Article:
Moreover, the administration rejected a proposal from Sen. Mike DeWine, R-Ohio, in 2002 to lower the FISA standard from “probable cause” to “reasonable suspicion.” In rejecting a lower standard, the Justice Department, then led by John Ashcroft, stated that a lower standard might be unconstitutional and could, if determined to be unlawful, jeopardize ongoing prosecutions.

    In short, not only did the president change the law without telling Congress, but his own Justice Department said that this change to the law might be unconstitutional.

    The NSA program, on which I have been briefed, is a critical tool to disrupt terror plots against Americans. But only Congress, not the President, can alter the FISA standard. That’s a debate Congress must have. That is why the House and Senate Intelligence Committees must be fully briefed on the scope of the program and then hold legislative hearings.

    Meeting with victims of Saddam Hussein’s torture chambers in recent weeks, Bush declared, “the tyrant was a law unto himself.” Apparently, the irony was lost on our president. ”

    Now obviously, Ms. Harman is not exactly a fan of the President on this, she is however a fan of the program. I think the issue of why FISA wasn’t amended to a lower standard, which it could have been post 9-11, is because of prosecutions. Information collected via FISA warrants can be used in criminal cases provided the FISA warrant was obtained for the purpose of foreign intelligence gathering and not to circumvent regular warrants. See here point 5.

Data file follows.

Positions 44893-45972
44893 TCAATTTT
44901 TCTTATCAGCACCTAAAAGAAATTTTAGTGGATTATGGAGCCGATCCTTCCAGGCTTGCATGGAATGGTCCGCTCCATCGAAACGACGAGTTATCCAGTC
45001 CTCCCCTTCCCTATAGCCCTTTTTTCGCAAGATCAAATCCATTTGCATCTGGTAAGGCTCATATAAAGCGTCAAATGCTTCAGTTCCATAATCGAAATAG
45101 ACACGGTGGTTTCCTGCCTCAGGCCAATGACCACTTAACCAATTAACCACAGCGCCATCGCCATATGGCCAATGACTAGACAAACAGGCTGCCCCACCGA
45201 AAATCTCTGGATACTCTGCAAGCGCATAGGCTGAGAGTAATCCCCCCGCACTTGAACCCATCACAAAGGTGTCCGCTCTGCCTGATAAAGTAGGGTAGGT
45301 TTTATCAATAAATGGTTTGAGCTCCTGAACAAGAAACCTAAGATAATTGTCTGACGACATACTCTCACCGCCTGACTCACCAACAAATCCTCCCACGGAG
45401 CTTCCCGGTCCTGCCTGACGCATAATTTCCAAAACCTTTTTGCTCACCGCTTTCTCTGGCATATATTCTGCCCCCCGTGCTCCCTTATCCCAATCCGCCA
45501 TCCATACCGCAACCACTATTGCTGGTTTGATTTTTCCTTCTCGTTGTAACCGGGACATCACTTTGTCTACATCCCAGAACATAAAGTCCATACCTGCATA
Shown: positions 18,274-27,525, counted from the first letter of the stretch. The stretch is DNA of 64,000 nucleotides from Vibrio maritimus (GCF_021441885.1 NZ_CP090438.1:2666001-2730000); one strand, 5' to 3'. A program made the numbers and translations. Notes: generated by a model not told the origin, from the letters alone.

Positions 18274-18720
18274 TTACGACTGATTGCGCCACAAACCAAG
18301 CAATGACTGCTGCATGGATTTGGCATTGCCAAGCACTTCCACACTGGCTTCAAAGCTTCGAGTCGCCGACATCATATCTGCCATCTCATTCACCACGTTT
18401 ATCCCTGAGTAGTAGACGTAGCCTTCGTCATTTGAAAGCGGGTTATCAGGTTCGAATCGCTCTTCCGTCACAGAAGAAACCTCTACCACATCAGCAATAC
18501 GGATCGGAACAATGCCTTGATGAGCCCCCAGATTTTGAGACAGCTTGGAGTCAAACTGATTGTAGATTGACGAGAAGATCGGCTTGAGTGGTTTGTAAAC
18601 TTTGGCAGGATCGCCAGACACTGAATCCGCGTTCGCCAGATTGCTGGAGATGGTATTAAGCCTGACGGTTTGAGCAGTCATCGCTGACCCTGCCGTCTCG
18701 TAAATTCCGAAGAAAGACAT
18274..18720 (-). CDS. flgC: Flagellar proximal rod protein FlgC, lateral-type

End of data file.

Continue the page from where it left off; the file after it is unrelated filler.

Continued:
There are two different issues here. One is legal process that allows for convictions and movement into our judicial system, there is also another matter of real time, tactical and preventive intelligence. It seems to me, the administration did not want to lose the ability to prosecute people where the could, but they also did not want to ignore information that would prevent could prevent an attack.

    So here is the issue,
    if it is so easy to get a FISA warrant, and this cases could have easily have gotten it, then why wouldn’t they have gotten it? They probably didn’t try get them, because they didn’t think they could. So instead, they used to a lower standard to get actionable information (I am assuming actionable and valuable, since no democrat in the know is screaming for an end to these practices)

    I Don’t think the illegality of this is at all a clear cut issue.
    see http://en.wikipedia.org/wiki/NSA_warrantless_surveillance_controversy

    At the very worst, the Administration has a credible argument that their interpretation of this things are in good faith. I agree with Tom, it would be nice to have a Supreme Court ruling on this to clarify it once and for. I don’t think we’ll see one. But it’s more likely than a censure vote passing.

  7. Nicole

    I watched the Superman trailer but I didn’t find it that informative. It’s very vague.

  8. Ananth

    Yeah, the worst about the superman teaser trailer, was the made you wait so long for it, and gave so little. They could have had the same damn effect by playing the john williams music and showing a flapping cape. There are rumors of the full trailer being attached with V for Vendetta, but no confirmation.